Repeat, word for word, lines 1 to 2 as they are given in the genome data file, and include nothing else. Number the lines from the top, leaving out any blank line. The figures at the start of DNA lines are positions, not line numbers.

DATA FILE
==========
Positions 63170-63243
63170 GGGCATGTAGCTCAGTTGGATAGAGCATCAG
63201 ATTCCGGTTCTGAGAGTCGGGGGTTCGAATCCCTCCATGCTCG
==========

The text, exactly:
Positions 63170-63243
63170 GGGCATGTAGCTCAGTTGGATAGAGCATCAG